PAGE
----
American Schlock

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(Pictured: Debby Boone, #1 with a bullet, 1977.)

Maybe it was the thinning ozone thanks to aerosol deodorant and hair spray. Maybe it was all that polyester. Or maybe there was a deeper reason, something that’s always been part of who we are, and is still part of us today.

“You Light Up My Life,” recorded by Debby Boone, was released on August 16, 1977. (That’s the same day Elvis Presley died, although the autopsy showed no correlation.) Its chart debut came on September 3rd at #71. It went to #58 the next week, then into the Top 40 at #35 for the week of September 17th. It zoomed from #35 to #21 the next week, then to #15, and then, during the week of October 8, took a mighty leap from #15 to #3. The song hit #1 40 years ago this week, on October 15, 1977, where it would stay for 10 weeks, the longest stretch at the top for a single song since 1956.

Week after week during the fall of 1977, other songs stormed the heights of the Hot 100 but none could take it: “Keep It Comin’ Love” by KC and the Sunshine Band, “Nobody Does It Better” by Carly Simon, “Boogie Nights” by Heatwave, and “Don’t It Make My Brown Eyes Blue” by Crystal Gayle all peaked at #2, Carly and Crystal for three weeks each. Finally, during the week of December 17, the Bee Gees’ “How Deep Is Your Love” reached the second spot, and it took out the queen on December 24, 1977.

It may surprise you to learn that “You Light Up My Life” spent but a single week at #1 on the adult contemporary chart. Nevertheless, its pop-chart dominance makes it the #1 single of the 1970s.

After the song fell out of the Hot 100 in February 1978, it stayed topical for a while. It won the Oscar for Best Original Song (from a movie also called You Light Up My Life). It tied for the Song of the Year Grammy with “Evergreen,” and was nominated for Record of the Year but lost; Debby Boone won the Best New Artist Grammy. But after the spring award season, “You Light Up My Life” seemed to vanish from history, like a Soviet official declared a nonperson who never officially existed. It never had the kind of afterlife on radio playlists that such an enormous hit would be expected to have. It’s as if collective embarrassment over the embrace of such bland schlock caused people to repress the memory entirely.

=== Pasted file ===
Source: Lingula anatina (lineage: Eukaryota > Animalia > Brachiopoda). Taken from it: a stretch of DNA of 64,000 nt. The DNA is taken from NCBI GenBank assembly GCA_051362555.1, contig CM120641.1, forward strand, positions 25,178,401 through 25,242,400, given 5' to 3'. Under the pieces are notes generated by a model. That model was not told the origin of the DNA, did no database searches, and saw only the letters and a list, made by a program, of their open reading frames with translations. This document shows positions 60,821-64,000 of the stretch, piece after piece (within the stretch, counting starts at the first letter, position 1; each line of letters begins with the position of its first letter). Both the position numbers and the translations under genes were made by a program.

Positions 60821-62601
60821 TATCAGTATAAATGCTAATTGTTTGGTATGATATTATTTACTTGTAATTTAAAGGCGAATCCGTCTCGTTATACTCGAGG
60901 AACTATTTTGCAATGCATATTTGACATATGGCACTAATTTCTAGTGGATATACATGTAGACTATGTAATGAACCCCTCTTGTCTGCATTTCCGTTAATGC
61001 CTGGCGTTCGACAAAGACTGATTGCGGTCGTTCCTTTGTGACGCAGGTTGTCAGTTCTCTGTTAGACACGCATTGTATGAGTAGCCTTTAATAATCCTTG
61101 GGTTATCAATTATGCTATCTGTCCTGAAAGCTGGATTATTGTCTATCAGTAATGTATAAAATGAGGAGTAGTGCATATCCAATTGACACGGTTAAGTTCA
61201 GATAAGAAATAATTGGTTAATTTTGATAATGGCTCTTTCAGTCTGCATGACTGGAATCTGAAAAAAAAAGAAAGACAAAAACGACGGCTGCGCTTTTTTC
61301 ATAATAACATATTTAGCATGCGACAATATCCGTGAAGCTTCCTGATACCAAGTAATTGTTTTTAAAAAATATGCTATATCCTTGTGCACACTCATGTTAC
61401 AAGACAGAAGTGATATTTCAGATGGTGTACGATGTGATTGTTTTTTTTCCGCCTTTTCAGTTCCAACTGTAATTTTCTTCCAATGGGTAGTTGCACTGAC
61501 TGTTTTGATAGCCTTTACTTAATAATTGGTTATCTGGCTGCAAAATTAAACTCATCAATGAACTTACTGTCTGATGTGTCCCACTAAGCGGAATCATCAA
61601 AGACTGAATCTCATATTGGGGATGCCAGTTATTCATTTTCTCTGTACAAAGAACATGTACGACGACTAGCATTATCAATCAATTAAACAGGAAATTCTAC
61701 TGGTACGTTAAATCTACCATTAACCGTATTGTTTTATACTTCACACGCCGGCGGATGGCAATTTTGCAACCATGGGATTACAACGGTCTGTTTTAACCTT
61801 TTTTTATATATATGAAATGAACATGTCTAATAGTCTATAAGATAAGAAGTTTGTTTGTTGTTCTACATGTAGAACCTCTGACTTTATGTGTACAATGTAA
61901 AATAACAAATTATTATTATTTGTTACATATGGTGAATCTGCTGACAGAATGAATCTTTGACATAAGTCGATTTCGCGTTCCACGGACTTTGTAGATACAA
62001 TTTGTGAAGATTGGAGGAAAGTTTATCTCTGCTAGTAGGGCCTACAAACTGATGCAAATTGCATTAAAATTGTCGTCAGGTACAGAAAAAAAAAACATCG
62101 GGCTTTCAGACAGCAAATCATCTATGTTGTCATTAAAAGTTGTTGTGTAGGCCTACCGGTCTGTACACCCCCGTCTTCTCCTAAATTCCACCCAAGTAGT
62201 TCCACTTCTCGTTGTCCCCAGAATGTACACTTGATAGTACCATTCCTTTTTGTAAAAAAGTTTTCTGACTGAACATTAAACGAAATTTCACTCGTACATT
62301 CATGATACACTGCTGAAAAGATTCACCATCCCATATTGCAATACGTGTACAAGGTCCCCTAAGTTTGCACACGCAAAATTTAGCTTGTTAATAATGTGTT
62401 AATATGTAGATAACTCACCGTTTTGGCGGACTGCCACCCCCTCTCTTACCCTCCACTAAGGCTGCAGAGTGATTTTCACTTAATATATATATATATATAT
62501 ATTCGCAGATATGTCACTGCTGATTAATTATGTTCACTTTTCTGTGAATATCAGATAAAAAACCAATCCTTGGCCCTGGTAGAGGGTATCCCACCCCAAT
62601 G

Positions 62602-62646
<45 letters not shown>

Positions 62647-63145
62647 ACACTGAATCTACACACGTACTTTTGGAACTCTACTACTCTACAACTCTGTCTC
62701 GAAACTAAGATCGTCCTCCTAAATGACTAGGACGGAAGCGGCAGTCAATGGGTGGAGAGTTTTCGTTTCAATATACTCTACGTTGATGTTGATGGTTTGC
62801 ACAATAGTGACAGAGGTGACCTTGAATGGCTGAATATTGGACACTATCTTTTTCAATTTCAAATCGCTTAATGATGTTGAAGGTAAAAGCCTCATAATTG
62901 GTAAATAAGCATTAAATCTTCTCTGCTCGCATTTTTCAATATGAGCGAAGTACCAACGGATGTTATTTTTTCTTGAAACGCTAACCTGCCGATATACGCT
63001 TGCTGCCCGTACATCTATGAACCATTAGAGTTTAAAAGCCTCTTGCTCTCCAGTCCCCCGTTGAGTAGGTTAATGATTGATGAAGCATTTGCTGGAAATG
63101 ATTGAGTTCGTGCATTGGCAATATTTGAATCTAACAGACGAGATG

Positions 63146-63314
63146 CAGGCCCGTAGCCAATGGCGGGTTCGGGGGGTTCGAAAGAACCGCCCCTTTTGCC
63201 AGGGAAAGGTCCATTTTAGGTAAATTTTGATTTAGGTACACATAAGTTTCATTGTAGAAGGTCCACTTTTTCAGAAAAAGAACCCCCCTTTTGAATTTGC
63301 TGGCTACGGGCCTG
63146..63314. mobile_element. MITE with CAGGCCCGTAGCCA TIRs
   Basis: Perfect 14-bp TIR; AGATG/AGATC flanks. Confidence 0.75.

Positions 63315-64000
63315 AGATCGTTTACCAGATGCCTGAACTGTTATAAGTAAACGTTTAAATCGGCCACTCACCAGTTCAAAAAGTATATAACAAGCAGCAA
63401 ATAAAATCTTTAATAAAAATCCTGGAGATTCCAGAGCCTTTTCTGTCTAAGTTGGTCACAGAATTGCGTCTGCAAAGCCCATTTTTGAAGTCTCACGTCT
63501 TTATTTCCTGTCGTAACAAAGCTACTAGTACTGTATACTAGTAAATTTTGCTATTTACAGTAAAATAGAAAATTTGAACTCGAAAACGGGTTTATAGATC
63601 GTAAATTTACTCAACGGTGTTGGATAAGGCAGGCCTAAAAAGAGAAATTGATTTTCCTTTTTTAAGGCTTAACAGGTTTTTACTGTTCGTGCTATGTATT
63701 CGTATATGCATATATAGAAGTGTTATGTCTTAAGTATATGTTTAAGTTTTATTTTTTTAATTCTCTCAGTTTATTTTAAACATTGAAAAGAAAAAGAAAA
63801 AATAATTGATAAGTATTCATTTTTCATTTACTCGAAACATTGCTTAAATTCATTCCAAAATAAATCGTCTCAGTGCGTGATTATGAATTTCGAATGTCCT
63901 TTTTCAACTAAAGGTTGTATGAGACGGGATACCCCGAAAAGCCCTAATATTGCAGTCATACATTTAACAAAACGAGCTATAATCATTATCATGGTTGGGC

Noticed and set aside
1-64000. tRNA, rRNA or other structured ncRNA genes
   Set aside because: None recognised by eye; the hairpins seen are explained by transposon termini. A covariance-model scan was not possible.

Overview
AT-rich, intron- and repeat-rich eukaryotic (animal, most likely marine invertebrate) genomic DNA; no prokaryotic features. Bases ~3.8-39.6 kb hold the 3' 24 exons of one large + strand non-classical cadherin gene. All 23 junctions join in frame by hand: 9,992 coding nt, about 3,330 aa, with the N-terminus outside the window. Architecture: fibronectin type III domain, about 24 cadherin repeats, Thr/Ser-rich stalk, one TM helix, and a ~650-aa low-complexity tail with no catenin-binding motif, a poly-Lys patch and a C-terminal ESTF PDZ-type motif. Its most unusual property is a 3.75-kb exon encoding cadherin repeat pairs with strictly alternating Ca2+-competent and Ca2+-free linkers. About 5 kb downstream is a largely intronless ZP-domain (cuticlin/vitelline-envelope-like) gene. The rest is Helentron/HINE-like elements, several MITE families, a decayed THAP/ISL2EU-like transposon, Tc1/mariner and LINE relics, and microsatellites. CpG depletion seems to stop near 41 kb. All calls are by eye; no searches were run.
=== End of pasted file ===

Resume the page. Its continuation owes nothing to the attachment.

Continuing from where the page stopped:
It’s arguable that the same impulse repressed Debby Boone’s career. She returned to the Hot 100 only twice, with “California” and “God Knows,” both in 1978. She did a bit better on the country charts, where “You Light Up My Life” had peaked at #4, scoring a #1 hit in 1980 called “Are You On the Road to Lovin’ Me Again.” Eventually, she moved into Christian music (no surprise given that she had imagined the “you” in “You Light Up My Life” to be God), acted on the stage, raised a family, and wrote children’s books.

“You Light Up My Life” got back into the news in 2009 when songwriter Joe Brooks, who also wrote and directed the You Light Up My Life movie, was accused of 91 counts of sexual assault against 11 women, some of whom he had lured to his New York apartment by dazzling them with his Oscar. He committed suicide before the cases could come to trial.

Despite the fact that many claimed to hate “You Light Up My Life” during its chart run, it was on most of the country’s radio stations every 90 minutes for a reason: millions of people absolutely fking loved it. Even with all that airplay, Mr. and Mrs. Average American, and more than a few of their children, bought the single or the album or the cassette because they couldn’t get enough of it on the radio.

“You Light Up My Life” has not endured all that well, but what it represents certainly has. Schlock remains one of America’s favorite mind-altering substances, as it always has been.

(Rebooted from posts first appearing in 2009 and 2010.)

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13 responses

  1. HERC liked it then – when asked by his piano teacher in late 1977 which two songs he wanted to learn, he chose Chicago’s “Colour My World” and Boone’s tune – and, dadgummit, he likes it now. Here’s the song’s run up the WLS’s hit survey:

    When the song cracked Billboard’s Top 40 the week of September 17, it debuted on WLS’s Forty-fives down at number 43, sandwiched in between fellow newcomers “It’s Ecstasy When You Lay Down Next To Me” and “Just Remember I Love You”. The next week, it had the biggest leap on the survey, jumping eighteen spots to number 25. For the week of October 1, “You Light Up My Life” leapfrogged its parallel chart run on the Billboard Hot 100 to crash into WLS’s Top 10 at number 3 behind the previous week’s Number One “Best Of My Love” and that week’s Number One “That’s Rock And Roll” before claiming the top spot for its own the following week, October 8, 1977. It stayed there until the week of November 28, 1977, when Heat Wave’s (sic) “Boogie Nights” dethroned it.

  2. I don’t remember this personally but a friend told me that WLS used to play a ten second or so snippet of the song, eventually making it all they way through to the end so they could say they “played” the song.